Written by Sally Campbell, Head of Clinical Development at Healix
February marked “Boost Your Self Esteem Month”, a health and wellbeing initiative that aims to shine a light on ways employers can increase the self-esteem of their employees and understand the wider impact this has on wellbeing and, ultimately, happiness and productivity.
Healthy self-esteem is a prerequisite to good mental health, so by nurturing strong self-esteem in their employees, employers are promoting resilience and positive mental health in the most sustainable way. Self-esteem is the confidence in our value as a human being and is positively correlated with achievement, satisfaction and good relationships with colleagues, family and friends. Our childhood experiences shape our feelings of self-worth but as adults our personal and professional successes and setbacks continue to impact the way we feel about ourselves.
Self-Esteem Awareness Month may be behind us but employers can continue to provide opportunities to raise the self-esteem of their teams with simple but effective measures. Ultimately, this support needs to be constant and dependable to truly have an impact.
But what does this actually look like in practice, and what can employers do to help in the most practical way?
- Offer choices
Where possible, employers should give employees choice in the type of work they do so that they can opt to do more of the work that they enjoy and are good at, increasing their chances of success.
Employers should also transfer this approach into their employee benefits and rewards packages, instead of just offering a one-size-fits-all solution. People thrive on having choice and the resultant feeling of being in control does wonders for their self-esteem. It also allows them to tailor their benefits to their own needs without having to approach their manager if they would prefer remain anonymous.
- Promote learning
An active, stimulated mind that is learning new things and being stretched in new ways breeds a happier person and raises self-esteem. Evidence has shown that learning new things is especially important to Gen Z, who make up an increasing portion of any company’s workforce.
In addition to offering training and courses that will improve the quality or efficiency of employees’ work, employers can offer further sessions in disciplines totally unrelated to their current field of work purely for the purposes of creativity and enjoyment. It might be a language or a new skill such as photography or an instrument, for example. In today’s world, offering a remote option of these opportunities is vital so that employees who are working from home can benefit too.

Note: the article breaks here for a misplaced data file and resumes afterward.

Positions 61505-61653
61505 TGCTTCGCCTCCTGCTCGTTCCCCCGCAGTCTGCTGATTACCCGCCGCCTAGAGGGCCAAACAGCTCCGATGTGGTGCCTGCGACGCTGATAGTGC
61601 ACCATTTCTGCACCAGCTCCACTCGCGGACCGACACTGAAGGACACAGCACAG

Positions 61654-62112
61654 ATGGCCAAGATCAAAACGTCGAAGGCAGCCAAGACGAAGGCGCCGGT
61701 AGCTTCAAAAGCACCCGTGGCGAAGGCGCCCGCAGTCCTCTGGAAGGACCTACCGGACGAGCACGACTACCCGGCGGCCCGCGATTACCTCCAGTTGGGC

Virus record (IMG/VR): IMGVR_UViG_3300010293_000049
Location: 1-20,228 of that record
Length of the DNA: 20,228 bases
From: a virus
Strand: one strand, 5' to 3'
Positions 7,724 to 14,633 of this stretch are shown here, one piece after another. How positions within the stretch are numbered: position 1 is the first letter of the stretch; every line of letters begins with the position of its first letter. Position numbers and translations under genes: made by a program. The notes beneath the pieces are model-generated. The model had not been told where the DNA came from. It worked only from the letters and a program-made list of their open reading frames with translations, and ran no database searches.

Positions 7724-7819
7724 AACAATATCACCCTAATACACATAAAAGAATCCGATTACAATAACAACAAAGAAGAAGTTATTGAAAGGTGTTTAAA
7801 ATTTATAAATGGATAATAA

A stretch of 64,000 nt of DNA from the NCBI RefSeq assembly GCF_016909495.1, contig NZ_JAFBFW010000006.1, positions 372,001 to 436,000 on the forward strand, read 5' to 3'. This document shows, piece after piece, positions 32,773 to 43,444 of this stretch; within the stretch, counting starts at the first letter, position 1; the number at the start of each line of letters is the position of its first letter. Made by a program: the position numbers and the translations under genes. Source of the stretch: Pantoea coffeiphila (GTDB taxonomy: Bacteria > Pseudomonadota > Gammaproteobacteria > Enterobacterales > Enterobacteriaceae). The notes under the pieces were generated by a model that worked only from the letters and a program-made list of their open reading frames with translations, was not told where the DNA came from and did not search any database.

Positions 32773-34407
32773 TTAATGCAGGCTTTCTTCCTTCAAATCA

- Communicate and encourage
Employers should fuel this feeling of being in control by communicating with employees and giving them regular feedback on their work and performance. No one wants to sit at their desk – which may be in an isolated room at home – wondering if their superiors are happy with the quality of their work. Employers need to make them feel aware and on top of their own performance and progress.
While constructive feedback is important and helpful for employees, we often tend to focus on the negatives. It is vital to recognise and value the positives, so that the overarching feeling that employees come away with is one of confidence and belief in their abilities. Extra encouragement in the form of unexpected rewards, such as special discounts for food and shopping, can go a long way to making employees feel good about themselves.
- Opportunities to exercise and connect with nature
It’s well known that exercise and time outside boosts a person’s endorphins and wellbeing. Companies should consider offering gym memberships or free exercise classes as part of the company perks given the well-known benefits of exercise helping to clear the mind and improve focus and mood, which, in turn can influence self-esteem
Employers can also show their flexibility when it comes to working hours. Make it known to staff that using their lunch hour or logging off on time to exercise and get outside is encouraged – it gives them a chance to reset and recharge as well as the added bonus of getting outside while it’s light in the winter months.
Giving, especially to a cause close to their heart, makes people feel needed and valued and therefore, has obvious benefits for employees’ self-esteem.
Offering employees a certain amount of volunteering days per calendar year to volunteer with a charity of their choice, gives them control, choice and encourages them to feel good about themselves.
Everyone has different strengths and interests so allowing employees to choose the type of charity and the nature of their volunteering, allows them to give in the way they enjoy and excel at most, paying dividends for their self-esteem.
Prioritising staffs’ self-esteem and mental wellbeing is key for employers wishing to encourage a happy and engaged workforce and reap the benefits as a result. Strategies to promote these attributes have a positive return on investment, can reduce staff turnover and increase productivity so are not just for consideration during “Awareness” months.